Fire Under the Sea: Submarine Volcanoes, Ridges, and Vents

To the excitement of the scientific community, geologists witnessed the birth of a new island in the Solomon Islands on May 26th. The island is being formed by the submarine eruption of Kavachi, an undersea volcano that had been dormant for nine years. This week's In the News covers the topic of submarine volcanoes and vents with press releases and photos of the most recent eruptions and a number of research sites containing physical, geological, and some biological information about these phenomena (for sites that concentrate on the biology of submarine vents, refer to the February 17, 1999 _Scout Report for Science and Engineering_).

The first two sites are related to the recent eruption of a new island in the Solomon Islands. (1) is the press release from the_Sydney Morning Herald_. (2) is from the British Broadcasting Corporation (BBC) and contains a (RealPlayer) video taken from the R.V. Franklin, the research vessel used to explore the eruption. The third site (3) is also a press release: _Time Magazine Europe_'s coverage of submarine volcanoes of the Mediterranean. To obtain regularly updated information on submarine volcanoes and related structures, visit the site (4) provided by the United States Geological Survey (USGS). The Submarine Volcanoes, Seamounts, and Mountain Chains section contains information about specific localities (Kavachi, Solomon Islands, for example). Other features of the site include a menu of volcano types, information about seafloor spreading and plate tectonics, and details of Hawaiian volcanoes. Another good informational site is the Submarine Volcano section (5) of Volcano World (the entire Volcano World site was described in the December 9, 1998 _Scout Report for Science and Engineering_). Two sites from the National Oceanographic and Atmospheric Administration provide details of current research: (6) is the main page of the Pacific Marine Environmental Laboratory Vents program, which conducts research on the impacts of submarine volcanoes and hydrothermal vents on the global ocean; (7) is the homepage of the Vents Geology Program. Both of these NOAA sites contain images, videos and data from NeMO (New Millennium Observatory Network) (.fli, .mov, .mpg). Lamont-Doherty Laboratory's Petrological Database of the Ocean Floor (8) and Hawaii Mapping Research Group's East Pacific Rise Online Data site (9) provide data sets from seafloor volcano and vent observatories. The Field Museum of Natural History Collections Department provides an online, searchable database of marine vent invertebrates (10) as a tool for potential users of the collection to obtain advance information about material available by loan or for on-site study. The hydrothermal vent-dwelling invertebrates were collected from the Juan de Fuca Ridge from the East Pacific Ridge. Finally, slightly older news includes an item about the gigantic submarine volcano found smoking off the coast of Samoa (11) and NOAA's account of the Axial Seamount eruption off the coast of Oregon (12) that includes color images and MPEG videos. [HCS]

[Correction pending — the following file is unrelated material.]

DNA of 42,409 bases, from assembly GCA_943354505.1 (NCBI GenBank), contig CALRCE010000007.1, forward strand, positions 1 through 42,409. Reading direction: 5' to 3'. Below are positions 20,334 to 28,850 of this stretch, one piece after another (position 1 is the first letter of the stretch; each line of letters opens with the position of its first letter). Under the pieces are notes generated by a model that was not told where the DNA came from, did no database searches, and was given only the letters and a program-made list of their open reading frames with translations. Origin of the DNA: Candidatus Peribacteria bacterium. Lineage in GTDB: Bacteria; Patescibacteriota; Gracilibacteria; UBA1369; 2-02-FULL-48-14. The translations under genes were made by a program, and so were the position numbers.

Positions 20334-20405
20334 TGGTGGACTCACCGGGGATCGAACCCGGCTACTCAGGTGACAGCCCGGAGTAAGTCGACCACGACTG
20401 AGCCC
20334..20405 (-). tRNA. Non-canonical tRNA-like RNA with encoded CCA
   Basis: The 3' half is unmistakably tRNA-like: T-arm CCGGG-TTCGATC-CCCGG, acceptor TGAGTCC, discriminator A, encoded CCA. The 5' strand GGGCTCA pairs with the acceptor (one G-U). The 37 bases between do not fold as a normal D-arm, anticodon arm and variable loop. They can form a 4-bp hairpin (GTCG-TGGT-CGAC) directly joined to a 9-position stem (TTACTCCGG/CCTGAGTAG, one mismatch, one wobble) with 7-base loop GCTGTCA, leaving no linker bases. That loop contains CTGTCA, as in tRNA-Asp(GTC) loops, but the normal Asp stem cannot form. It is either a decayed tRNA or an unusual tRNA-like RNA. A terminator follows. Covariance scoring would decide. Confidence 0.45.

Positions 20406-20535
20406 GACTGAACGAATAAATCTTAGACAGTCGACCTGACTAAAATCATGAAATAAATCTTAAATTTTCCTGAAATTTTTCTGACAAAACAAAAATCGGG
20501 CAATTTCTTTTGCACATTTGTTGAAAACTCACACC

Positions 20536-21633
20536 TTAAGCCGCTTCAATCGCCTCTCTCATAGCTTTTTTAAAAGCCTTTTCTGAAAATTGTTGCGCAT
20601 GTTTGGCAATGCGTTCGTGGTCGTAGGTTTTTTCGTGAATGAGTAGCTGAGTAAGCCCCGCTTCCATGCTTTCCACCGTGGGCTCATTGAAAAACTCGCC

1. "What a Blast . . . Witnessing the Birth of an Island"

2. "Scientists Witness Birth of New Island" [RealPlayer]

3. "Fire from the Sea"

4. Submarine Volcanoes, Ridges, and Vents

5. Submarine Volcanoes

6. Pacific Marine Environmental Laboratory Vents Program [.mpeg, FTP, .zip, .dbf, .shx, .shp]

7. Vents Geology Program [.mpeg]

8. Petrological Database of the Ocean Floor [.pdf, Excel]

9. Hawaii Mapping Research Group: East Pacific Rise Online Data [.ps, .pdf]

10. Exotic Underwater Habitats

11. "Active 14,000-Foot-High Submarine Volcano Found Near Samoa In South Pacific"

12. Axial Seamount Volcanic Event, January, 1998 [.mpeg]

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